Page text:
In the event of the unexpected, the importance of having access to clean, potable water can't be overstated. Conditions like natural disasters, power outages, or even unforeseen water advisories can disrupt the water supply, causing every drop to become invaluable. Our emergency water storage and filtration system guide covers the in's and out's of preparing for an emergency, focused on practical tips and efficient practices.
Why Emergency Water Preparedness is Important
Water is the primary necessity for life. Beyond just thirst, water is necessary for cooking, hygiene, and medical needs. During an emergency, your regular water sources can become unclean or inaccessible, so having a backup is critical.
How Much Water Do You Need?
The general recommendation is to store at least one gallon of water per person per day for at least three days. This should be enough for both drinking and sanitation. For warmer climates or families with special needs, plan for an increased amount. More information on the CDC's recommendations on the subject can be found here.
Choosing the Right Storage Solutions
Food-Grade Containers: Select containers that are food-grade, which means they are safe for storing consumable water—these won't allow harmful chemicals to leach into your water and make it unsafe to consume.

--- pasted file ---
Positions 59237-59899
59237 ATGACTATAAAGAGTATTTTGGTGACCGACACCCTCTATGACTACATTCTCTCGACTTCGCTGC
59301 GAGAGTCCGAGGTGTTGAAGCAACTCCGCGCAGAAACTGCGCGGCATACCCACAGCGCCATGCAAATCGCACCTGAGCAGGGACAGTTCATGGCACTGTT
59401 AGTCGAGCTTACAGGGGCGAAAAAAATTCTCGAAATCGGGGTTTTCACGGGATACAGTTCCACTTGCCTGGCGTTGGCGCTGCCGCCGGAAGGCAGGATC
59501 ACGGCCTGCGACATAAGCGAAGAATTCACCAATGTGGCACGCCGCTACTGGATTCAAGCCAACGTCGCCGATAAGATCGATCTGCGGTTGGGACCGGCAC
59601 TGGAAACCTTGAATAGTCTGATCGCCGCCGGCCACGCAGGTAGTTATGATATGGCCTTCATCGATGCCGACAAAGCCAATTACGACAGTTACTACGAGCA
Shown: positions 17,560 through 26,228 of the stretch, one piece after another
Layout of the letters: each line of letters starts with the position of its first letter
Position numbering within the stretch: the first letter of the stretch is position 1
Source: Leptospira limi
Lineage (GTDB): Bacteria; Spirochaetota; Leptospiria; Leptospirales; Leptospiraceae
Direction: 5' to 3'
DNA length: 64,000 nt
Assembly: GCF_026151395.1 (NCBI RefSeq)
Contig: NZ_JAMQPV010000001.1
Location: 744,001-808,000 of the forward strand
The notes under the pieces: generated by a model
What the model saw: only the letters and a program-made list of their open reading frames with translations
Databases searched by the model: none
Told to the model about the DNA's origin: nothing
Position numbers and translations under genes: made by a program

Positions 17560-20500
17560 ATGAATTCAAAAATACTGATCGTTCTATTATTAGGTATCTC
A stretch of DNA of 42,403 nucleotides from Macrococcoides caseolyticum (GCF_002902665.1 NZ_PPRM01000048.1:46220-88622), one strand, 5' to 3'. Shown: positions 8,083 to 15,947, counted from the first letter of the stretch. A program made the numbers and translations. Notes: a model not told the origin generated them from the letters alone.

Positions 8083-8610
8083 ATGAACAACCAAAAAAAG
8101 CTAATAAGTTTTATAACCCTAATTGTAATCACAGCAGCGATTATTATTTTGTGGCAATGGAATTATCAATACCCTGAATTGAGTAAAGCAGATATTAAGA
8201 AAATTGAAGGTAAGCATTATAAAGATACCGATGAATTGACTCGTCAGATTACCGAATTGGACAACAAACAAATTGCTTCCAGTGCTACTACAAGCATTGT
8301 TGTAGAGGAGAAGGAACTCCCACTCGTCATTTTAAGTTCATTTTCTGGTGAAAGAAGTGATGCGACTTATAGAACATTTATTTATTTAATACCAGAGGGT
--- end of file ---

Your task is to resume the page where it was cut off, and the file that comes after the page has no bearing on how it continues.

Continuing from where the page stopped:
Dark and Durable: Choose containers that are dark in color to minimize algae growth and are made from materials durable enough for long-term storage, and rough handling.
Multiple Sizes: Having containers of varying sizes allows for more versatility in storage. Fifty-five-gallon barrels are ideal for long-term storage, but smaller containers can make quick grab-and-go scenarios easier to manage.
Efficient Water Storage Tips
Keep It Cool and Dark: Store your water in a cool, dark place to minimize algae growth and keep your water tasting fresh.
Rotate Regularly: To keep your water fresh, keep the water containers marked with the date of storage and rotate them every 6 months to a year.
Use Water Preservers: If you use water preservers, you can actually extend the shelf life of your stored water to 5 years, then you really won't need to rotate the water as frequently.
Maximize Space: Storing water underneath the bed, in closets, or other underutilized spaces helps maintain precious square footage for other emergency supplies. Lay flat, square water containers take advantage of every inch.
Protect Against Contamination: A good rule of thumb to prevent bacteria and mold from spreading is keeping lids tightly sealed. To avoid contamination, the water should be accessed using siphon pumps.
Water Filtration and Purification Methods
The importance of having a reliable method to purify water is just as important as storing it. The availability of a few highly effective purification methods will ensure a healthy supply of water in any drought emergency.
Boiling: Boil water at a rolling boil for at least one minute to kill bacteria and viruses. High altitudes (over 6,500 feet) require an increase in boiling time to three minutes.